The first fly appeared in my kitchen at the beginning of May sending a signal that summer is about to begin. It’s our San Diego version of the swallows returning to Capistrano for the season.

Why is that important? Because a day later I read that Mayor Faulkner had cut the $80,000 budget item for the extra weekly trash removal from Mission Beach. That means if the service is not restored between July 1 and Labor Day, Mission Beach will again be overrun by swarms of flies.

Why does this happen in Mission Beach and not necessarily in other city areas during the summer? The simple answer is the winter population of Mission Beach is 6,000 increasing to 20,000 during the peak summer months. The winter residents are more careful in how they handle their trash by using the recyclable containers and keeping the disposable material securely bound in plastic bags.

A large number of the summer residents who are here temporarily for a week or two accumulate an incredible amount of trash including food products that they don’t take home. Consequently, without always proper recycling and or container protection, the trash is dumped to overfilling. This is aggravated by the regular turnover of short-term renters on Saturday morning when the trash is not picked up until Tuesday morning by the city.

In the meantime the dumpster divers roam the narrow alleys of Mission Beach seeking recyclable metal cans and plastic. Due to the overfill conditions in the containers by Saturday afternoon, the plastic trash bags have been cut open and are spilling the contents onto the ground while the overstuffed containers are left with lid open.

Enter the flies. As the weather warms they swarm to these open containers and lay their eggs that breed very quickly, and voilà there are swarms of flies everywhere in the Mission Beach area. This is not good for the important tourist business as visitors find siting outside for a meal is very unappealing with their food covered with flies.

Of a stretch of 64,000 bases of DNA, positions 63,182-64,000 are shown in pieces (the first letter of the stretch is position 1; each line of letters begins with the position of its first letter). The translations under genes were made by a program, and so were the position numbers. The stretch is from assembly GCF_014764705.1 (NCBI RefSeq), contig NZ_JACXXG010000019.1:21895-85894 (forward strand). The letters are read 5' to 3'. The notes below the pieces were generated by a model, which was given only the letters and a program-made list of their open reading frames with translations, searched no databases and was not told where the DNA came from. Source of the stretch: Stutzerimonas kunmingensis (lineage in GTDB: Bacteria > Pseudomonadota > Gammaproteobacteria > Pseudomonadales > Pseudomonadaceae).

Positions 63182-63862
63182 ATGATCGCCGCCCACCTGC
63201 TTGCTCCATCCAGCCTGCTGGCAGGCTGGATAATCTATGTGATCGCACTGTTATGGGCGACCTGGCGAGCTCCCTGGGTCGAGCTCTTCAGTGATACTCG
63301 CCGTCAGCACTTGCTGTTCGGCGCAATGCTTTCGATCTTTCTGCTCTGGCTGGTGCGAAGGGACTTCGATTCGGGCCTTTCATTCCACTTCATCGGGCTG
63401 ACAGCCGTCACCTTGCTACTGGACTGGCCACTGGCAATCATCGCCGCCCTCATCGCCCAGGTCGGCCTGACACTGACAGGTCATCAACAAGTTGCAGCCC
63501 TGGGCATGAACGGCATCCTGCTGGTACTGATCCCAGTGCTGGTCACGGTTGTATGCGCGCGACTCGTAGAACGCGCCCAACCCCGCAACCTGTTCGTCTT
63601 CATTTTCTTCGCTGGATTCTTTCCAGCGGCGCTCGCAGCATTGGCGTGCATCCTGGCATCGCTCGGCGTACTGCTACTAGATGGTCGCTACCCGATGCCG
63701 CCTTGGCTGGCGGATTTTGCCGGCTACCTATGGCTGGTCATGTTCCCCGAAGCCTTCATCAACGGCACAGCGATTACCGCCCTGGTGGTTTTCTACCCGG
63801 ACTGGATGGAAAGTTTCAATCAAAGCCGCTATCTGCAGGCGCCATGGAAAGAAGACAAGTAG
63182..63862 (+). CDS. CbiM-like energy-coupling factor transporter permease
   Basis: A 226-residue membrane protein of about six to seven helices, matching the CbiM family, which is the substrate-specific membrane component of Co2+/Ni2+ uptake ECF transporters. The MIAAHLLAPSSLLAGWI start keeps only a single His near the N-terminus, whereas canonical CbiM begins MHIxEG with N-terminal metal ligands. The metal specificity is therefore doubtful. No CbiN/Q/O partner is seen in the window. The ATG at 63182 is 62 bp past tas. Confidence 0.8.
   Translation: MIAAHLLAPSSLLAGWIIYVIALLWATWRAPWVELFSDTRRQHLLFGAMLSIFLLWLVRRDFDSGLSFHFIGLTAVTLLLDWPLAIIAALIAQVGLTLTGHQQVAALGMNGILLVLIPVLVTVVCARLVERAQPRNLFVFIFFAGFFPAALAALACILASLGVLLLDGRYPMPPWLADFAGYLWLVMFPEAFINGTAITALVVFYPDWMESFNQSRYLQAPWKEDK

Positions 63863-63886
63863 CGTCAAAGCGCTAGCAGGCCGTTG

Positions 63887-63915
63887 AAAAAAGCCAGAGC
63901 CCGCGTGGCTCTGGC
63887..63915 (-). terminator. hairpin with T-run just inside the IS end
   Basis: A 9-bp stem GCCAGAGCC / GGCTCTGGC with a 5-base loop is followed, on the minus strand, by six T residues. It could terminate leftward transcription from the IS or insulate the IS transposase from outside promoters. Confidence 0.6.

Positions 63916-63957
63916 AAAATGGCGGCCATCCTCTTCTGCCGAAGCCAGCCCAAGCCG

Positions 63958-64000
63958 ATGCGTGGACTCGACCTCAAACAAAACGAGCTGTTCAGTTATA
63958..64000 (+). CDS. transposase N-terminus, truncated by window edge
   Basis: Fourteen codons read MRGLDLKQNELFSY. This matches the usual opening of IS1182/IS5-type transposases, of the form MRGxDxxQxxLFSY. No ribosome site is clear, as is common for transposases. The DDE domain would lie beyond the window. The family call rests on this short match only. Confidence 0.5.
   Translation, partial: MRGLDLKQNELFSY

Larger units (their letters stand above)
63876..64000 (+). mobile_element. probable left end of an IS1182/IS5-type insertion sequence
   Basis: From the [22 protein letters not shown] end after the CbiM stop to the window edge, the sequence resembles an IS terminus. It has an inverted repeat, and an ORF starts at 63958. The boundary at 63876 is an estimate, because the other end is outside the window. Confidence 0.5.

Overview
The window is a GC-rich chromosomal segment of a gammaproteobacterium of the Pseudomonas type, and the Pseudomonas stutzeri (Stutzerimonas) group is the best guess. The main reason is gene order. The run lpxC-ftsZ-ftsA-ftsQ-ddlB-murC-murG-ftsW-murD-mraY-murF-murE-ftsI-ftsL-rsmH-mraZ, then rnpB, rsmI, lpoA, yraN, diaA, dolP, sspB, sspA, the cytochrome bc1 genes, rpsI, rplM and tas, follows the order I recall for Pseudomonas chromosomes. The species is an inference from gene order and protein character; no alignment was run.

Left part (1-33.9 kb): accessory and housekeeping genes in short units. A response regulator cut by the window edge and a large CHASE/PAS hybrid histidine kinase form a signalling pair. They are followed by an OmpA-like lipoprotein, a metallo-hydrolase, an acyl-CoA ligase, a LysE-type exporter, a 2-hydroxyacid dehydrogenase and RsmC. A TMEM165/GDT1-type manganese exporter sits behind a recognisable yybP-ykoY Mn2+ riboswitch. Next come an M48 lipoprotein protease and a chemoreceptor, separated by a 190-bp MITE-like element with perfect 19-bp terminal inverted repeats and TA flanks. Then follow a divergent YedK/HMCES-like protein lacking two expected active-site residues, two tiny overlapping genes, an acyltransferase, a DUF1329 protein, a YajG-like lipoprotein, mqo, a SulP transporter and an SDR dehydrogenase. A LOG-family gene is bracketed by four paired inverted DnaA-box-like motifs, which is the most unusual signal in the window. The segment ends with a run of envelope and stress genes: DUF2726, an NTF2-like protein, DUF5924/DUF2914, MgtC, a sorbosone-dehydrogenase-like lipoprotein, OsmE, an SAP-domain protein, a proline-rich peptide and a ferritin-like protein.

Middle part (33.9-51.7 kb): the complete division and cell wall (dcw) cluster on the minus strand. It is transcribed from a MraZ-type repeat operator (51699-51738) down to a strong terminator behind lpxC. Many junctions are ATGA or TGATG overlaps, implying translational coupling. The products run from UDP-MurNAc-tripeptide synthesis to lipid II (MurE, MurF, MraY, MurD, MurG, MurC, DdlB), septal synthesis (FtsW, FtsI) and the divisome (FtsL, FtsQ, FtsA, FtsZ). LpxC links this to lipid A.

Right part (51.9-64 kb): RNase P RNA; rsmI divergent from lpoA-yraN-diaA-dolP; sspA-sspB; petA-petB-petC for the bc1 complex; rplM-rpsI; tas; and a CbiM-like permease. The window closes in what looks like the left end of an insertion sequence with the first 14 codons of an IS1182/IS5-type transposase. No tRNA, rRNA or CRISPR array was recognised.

The situation is even more drastic when you consider the health hazard of what these flies carry to your food inside and outside.

Tourism is an important business for San Diego. The annual report prepared by Dean Runyan Associates shows travel spending in San Diego County for 2016 to be $15 billion which in turn produces $543 million in tax revenues and 140,300 jobs. How can the mayor ignore the damage the flies create to spoil America’s Greatest City. Why not take that $80,000 extra trash day out of the taxes paid by tourists on their hotel bill?

I know why. City officials think it is unjust to give Mission Beach an extra trash day each week. I bet Hillcrest and Kensington do not have swarms of flies in the summer. So if the summer tourists create the problem and we want tourists, the problem needs attention.

Another source of funds is the ridiculous combing of the beach area so often during the winter when no one uses the beach. I know, we have to keep those city union workers busy with their huge equipment screening for cigarette butts when smoking is not allowed on the beach. It seems the fly infestation is more critical for Mission Beach maintenance.

Let’s hope the local community groups are successful in their protests and the City Council listens. Maybe Mayor Faulkener could spend a week during July in Mission Beach. It ain’t like Point Loma!